Signs that your Sewer Lines need a RepairAugust 23, 2017
Important Facts to Consider during Fix a Leak Week!August 23, 2017
Do you know what the "Fix a Leak Week project" is?
It’s an annual event hosted by the EPA to chase down household leaks. This project will take place March 20 through 26, 2017, and it’s the ideal opportunity to hunt down the drips inside and outside your home. Household leaks can waste more than 1 trillion gallons of water annually nationwide, so be prepare to chase those leaks at home and save valuable water and money all year long.
The main purpose of this event is to teach you and your family how to find and fix household leaks. What you can expect from this event? From WaterSense demonstrations, family fun runs to leak detection contests and insights about how to be handy around the house when addressing these issues.
There are common types of leaks found in the home, such as worn toilet flappers, dripping faucets, and other leaking valves. These types of leaks are often easily correctable, requiring only a few tools and hardware that can pay for themselves in water savings.
First, you need to determine whether you're wasting water, the next step will be identifying the source of the leak. Here are some recommendations to follow carefully to identify if your home is addressing any leaks.
- Check your water meter before and after a two-hour period when no water is being used. If the meter changes at all, you probably have a leak.
- Look at your water usage periodically, such as January or February months. If a family of four exceeds 12,000 gallons per month, there are serious leaks.
- Add some drops of food coloring in the toilet tank, if any color shows up in the bowl after 10 minutes, you have a leak.
- Examine faucet gaskets and pipe fittings for any water on the outside of the pipe to check for surface leaks.
- The Regional Water Providers Consortium has a video on detecting household leaks that you may find helpful.
Flappers are inexpensive rubber parts that can build up minerals or decay over time, and that is one of the most common reason toilets will leak. Replacing them can be a quick and easy fix for your water woes. To fix this leak, consult your local hardware store, or licensed plumber.
Bring the old flapper to the hardware store for comparison to make sure you buy a new flapper that fits your toilet model. You can also check the owner's manual, if you have it, or the manufacturer's website for the appropriate replacement part number for the flapper.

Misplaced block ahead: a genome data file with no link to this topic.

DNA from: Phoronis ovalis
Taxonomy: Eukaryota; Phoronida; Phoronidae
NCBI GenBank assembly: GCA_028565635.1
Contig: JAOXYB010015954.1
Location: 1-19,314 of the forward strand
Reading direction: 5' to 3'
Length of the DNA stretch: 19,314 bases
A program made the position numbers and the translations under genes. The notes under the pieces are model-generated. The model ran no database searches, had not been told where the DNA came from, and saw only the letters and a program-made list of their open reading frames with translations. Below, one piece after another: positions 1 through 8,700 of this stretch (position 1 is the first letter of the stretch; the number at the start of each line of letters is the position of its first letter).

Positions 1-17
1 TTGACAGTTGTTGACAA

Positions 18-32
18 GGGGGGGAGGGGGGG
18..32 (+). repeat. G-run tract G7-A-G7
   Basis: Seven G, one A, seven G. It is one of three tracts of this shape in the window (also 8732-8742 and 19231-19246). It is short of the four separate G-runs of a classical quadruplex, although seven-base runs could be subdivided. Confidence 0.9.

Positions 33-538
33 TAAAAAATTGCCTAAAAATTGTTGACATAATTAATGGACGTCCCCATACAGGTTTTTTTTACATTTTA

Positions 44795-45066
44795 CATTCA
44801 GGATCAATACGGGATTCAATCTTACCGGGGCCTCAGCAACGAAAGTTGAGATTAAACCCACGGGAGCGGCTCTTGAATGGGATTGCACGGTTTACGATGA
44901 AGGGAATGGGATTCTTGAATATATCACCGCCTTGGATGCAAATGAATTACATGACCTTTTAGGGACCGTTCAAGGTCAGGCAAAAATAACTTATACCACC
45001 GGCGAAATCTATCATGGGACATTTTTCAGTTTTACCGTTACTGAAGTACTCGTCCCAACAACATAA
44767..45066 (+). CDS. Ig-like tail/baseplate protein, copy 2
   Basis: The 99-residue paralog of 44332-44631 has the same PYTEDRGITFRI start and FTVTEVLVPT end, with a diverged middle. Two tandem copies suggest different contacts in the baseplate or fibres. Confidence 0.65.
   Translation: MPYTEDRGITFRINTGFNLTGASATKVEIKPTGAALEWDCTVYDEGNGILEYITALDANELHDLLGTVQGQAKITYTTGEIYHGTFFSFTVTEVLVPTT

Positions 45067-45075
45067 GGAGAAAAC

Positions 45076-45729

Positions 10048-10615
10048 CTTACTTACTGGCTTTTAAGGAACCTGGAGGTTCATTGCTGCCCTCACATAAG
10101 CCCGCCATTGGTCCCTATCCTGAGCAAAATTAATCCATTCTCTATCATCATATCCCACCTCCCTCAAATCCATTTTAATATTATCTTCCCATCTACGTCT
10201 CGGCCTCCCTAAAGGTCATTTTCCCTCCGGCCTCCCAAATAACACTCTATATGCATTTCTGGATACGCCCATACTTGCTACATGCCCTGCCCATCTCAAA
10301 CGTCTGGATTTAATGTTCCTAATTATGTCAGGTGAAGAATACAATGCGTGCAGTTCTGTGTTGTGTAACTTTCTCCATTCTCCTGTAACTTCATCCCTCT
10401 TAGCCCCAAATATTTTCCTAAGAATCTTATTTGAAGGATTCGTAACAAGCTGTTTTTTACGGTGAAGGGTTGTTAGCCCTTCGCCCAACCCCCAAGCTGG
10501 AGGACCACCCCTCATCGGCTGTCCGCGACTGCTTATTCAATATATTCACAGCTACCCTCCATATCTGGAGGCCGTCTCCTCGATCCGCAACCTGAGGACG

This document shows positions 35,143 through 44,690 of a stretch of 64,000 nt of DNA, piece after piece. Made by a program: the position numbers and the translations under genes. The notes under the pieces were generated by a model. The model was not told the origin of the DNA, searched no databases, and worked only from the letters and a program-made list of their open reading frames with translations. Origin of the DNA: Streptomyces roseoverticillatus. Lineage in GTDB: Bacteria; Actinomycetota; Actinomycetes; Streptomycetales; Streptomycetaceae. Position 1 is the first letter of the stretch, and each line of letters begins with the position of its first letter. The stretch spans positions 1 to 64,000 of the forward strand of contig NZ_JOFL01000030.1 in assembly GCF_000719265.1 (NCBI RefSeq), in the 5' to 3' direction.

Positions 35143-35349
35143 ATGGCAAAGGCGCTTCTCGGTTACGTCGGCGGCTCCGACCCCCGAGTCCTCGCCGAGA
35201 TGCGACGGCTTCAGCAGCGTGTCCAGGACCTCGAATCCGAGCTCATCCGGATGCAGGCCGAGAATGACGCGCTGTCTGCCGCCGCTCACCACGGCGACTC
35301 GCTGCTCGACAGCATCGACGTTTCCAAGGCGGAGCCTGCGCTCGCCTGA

Old and worn faucet washers and gaskets frequently cause leaks in faucets. Many tutorials are available online for how to fix a wide variety of faucets. Here are a couple of examples:
- The Do-It-Yourself Network has a handy reference on faucet repairs
- YouTube has numerous video tutorials on how to fix a dripping faucet
Some leaky showerheads can be fixed by making sure there is a tight connection between the showerhead and the pipe stem and by using pipe tape to secure it. Pipe tape, also called Teflon tape, is available at most hardware stores, is easy to apply, and can help tame unruly leaks. For more complicated valve leaks in showers that drip when not in use, contact an experienced handyperson or licensed plumber.
If you have an in–ground irrigation system, check it each spring before use to make sure it wasn’t damaged. Or hire an irrigation professional certified to inspect it for you. They will not only help you detect and correct leaks in the system, but also maximize its efficiency.
Finally, check your garden hose for leaks at its connection to the spigot. If it leaks while you run your hose, replace the nylon or rubber hose washer, and ensure a tight connection to the spigot using pipe tape and a wrench.
Have you done all that you can to try to eliminate leaks from your home but still can't nip that drip in the bud?
If you've already determined you have leaks and you find these step-by-step solutions aren't enough to stop them, it might be time to replace your leaking fixtures. If you consult with a plumbing professional, and look for the WaterSense label when considering a new toilet, faucet, or showerhead, you could increase your home's water efficiency.
Our professional team and our highly skilled plumbers are expertly trained and experienced to exceed your expectations. For your Treasure Coast and North Palm Beach emergency plumbing needs contact our emergency plumbers, Benjamin Franklin Plumbing.